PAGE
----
Ontario Accelerates COVID-19 Vaccination for Residents from 18-49

Science Table Recommends reducing contacts by 50%

By: Laura Steiner
Ontario is accelerating its timelines on COVID-19 vaccinations. 18-49 year old residents will now be eligible to book an appointment beginning Monday December 20, 2021.  The move is in response to data on the Omicron variant indicating it may be more transmissible than the delta variant.
“I am issuing a call to arms.  We need every member of Team Ontario to Stand tall and do their part as we work to protect our hard-fought progress and keep Ontarians safe,” Premier Doug Ford said.  Appointments can booked through the province’s online booking portal three months (84 days) after their second dose.  The wait period will also be adjusted to three months for those over 50 years of age, and appointments can be rescheduled by calling the Provincial Vaccine Contact Centre at: 1-833-943-3900 before December 20, or rescheduling through the provincial booking portal.
The province is asking large corporations to host booster clinics not only for their workers and their families, but their communities. Bruce Power will be the first to open on cooperation with the Bruce-Grey Health Unit. “We are expanding our efforts to include workplace, and mobile vaccine clinics with the support of our health care and corporate partners as well as public health units, to ensure that first, second and booster doses are easily and conveniently accessible across the province to all Ontarians,” Solicitor General Sylvia Jones said. The initiative will be subject storage needs and space available for the safe administration of the vaccines If you are eligible for a booster or have not yet had your first or second dose, please come forward to get vaccinated.  It will provide you, your loved ones and your community with a vital layer of protection throughout the winter season,” Ontario Chief Medical Officer of Health Dr. Kieran Moore said.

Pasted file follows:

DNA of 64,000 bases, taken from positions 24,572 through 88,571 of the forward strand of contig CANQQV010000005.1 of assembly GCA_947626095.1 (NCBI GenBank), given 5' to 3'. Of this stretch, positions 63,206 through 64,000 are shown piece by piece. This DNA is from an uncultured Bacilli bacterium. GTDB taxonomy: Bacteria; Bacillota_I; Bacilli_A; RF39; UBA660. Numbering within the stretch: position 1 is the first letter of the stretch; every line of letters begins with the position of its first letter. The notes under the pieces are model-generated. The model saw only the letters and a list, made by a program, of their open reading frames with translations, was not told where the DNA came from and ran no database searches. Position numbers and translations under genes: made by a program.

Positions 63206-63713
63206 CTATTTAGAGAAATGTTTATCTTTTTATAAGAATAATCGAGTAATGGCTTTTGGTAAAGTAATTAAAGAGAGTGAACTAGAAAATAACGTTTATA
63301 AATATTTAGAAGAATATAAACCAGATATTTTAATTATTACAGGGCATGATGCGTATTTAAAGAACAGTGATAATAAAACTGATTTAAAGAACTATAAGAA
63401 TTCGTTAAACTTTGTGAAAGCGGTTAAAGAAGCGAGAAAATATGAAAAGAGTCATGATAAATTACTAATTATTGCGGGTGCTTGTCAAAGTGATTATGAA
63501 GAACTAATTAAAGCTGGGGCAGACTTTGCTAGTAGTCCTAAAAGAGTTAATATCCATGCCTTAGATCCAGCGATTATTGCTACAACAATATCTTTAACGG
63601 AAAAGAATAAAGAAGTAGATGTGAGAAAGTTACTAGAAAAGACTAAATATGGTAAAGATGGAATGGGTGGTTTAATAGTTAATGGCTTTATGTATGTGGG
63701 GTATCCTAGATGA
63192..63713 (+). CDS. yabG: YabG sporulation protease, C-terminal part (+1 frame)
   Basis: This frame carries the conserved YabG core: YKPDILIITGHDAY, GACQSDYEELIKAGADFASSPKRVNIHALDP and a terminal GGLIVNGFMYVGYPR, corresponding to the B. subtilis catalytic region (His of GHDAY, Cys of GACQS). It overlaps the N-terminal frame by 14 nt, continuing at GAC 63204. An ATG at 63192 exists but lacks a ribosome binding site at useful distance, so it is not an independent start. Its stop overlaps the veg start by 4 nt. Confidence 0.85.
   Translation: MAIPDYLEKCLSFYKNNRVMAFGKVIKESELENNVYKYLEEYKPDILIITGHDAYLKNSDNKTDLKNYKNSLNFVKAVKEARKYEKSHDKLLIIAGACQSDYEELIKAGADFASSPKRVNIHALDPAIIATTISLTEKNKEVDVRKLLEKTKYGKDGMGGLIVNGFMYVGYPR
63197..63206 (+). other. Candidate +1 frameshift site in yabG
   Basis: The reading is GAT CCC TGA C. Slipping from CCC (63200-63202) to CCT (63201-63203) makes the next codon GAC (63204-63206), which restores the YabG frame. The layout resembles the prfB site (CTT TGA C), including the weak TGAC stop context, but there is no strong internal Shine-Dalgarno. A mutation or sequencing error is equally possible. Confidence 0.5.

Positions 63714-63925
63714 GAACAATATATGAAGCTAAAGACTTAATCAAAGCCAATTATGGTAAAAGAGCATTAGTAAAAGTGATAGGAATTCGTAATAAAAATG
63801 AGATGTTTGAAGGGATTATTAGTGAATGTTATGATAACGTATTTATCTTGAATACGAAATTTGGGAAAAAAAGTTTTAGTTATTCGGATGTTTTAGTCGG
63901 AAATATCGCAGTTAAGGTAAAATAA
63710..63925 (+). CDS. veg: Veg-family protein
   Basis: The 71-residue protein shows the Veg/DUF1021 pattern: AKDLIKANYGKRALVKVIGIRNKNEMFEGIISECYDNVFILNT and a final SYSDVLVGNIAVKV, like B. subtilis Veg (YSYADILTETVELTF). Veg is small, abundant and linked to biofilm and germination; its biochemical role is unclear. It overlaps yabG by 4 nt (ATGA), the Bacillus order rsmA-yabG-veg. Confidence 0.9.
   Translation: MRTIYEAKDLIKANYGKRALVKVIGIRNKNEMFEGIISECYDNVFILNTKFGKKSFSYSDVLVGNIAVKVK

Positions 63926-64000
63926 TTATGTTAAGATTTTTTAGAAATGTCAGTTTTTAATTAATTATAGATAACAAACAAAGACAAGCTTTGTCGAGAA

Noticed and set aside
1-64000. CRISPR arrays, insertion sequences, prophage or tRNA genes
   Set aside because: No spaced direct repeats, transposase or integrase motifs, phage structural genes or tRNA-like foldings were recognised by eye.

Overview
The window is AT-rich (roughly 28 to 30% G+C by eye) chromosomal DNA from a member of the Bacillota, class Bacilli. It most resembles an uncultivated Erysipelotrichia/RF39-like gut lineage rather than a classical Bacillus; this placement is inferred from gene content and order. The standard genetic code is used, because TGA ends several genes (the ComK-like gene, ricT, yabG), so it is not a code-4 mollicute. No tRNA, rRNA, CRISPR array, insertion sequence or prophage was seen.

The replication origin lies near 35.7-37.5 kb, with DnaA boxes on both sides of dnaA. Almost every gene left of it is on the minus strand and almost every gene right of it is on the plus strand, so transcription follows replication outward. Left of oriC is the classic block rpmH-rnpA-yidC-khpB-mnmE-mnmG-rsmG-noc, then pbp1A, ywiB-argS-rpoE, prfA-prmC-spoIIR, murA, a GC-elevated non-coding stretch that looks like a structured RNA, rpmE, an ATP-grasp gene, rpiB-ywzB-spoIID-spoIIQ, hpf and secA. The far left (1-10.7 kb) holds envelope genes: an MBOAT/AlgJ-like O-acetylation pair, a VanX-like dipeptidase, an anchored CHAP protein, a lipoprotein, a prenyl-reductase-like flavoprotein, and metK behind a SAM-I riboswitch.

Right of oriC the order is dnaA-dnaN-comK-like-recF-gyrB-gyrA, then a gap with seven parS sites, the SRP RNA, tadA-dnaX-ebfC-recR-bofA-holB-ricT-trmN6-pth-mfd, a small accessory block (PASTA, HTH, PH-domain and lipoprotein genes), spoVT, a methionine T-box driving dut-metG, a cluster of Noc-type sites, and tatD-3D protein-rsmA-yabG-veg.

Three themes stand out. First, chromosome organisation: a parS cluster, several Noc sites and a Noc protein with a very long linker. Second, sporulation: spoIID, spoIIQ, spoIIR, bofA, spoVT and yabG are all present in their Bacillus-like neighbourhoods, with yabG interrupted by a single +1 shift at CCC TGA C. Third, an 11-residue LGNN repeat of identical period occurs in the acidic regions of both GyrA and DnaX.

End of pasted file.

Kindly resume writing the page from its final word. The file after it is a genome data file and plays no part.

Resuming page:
Tests will be deployed in high traffic areas including libraries, retail settings holiday markets, public libraries, and transit hubs.  50 Pop-up testing sites will be available throughout the province, some working in cooperation with the GO-VAXX initiative.  Visit this link to see the full list of pop-up locations using the antigen tests.  No appointment will be required.
The province has reduced capacity limits  on venues with a capacity of over 1000.  These include:

  • Entertainment facilities including concert venues, theatres and cinemas
  • Racing venues
  • meeting and event spaces
  • studio audiences in commercial film and television production
  • Museums, galleries, aquariums, zoos, science centres, landmarks, historic sites, botanical gardens and similar attractions, bingo halls/ gaming establishments; fair and rural exhibitions and festivals.

The new limits will be effective December 18 at 12:01 a.m.
Ontario Science Table Releases New Modeling Data
The Ontario Science has released its latest models.  The majority of Public Health Units are show an increase in weekly cases.   Projections indicate that Omicron will become the dominant strain in Ontario.
Key findings include:

  • Omicron cases double every 2-4 days
  • Those infected with Omicron infect approximately 6 times as many people as Delta variant did.
  • Vaccine effectiveness against Omicron is stronger with three doses (modelled using data on Pfizer from the UK)
  • The Health table recommends a “circuit breaker” lockdown as a method of “blunting the impact with stronger public health measures including reducing contacts by 50% and an aggressive booster campaign (approximately 250,000).
  • Hospitalizations have increased by 26.6% in COVID-19 inpatients, and 25.8% in ICU patients over the last month, even though experts consider Omicron to be a less severe illness.

“Although uncertainty persists, waiting for more information will eliminate the opportunity for action.”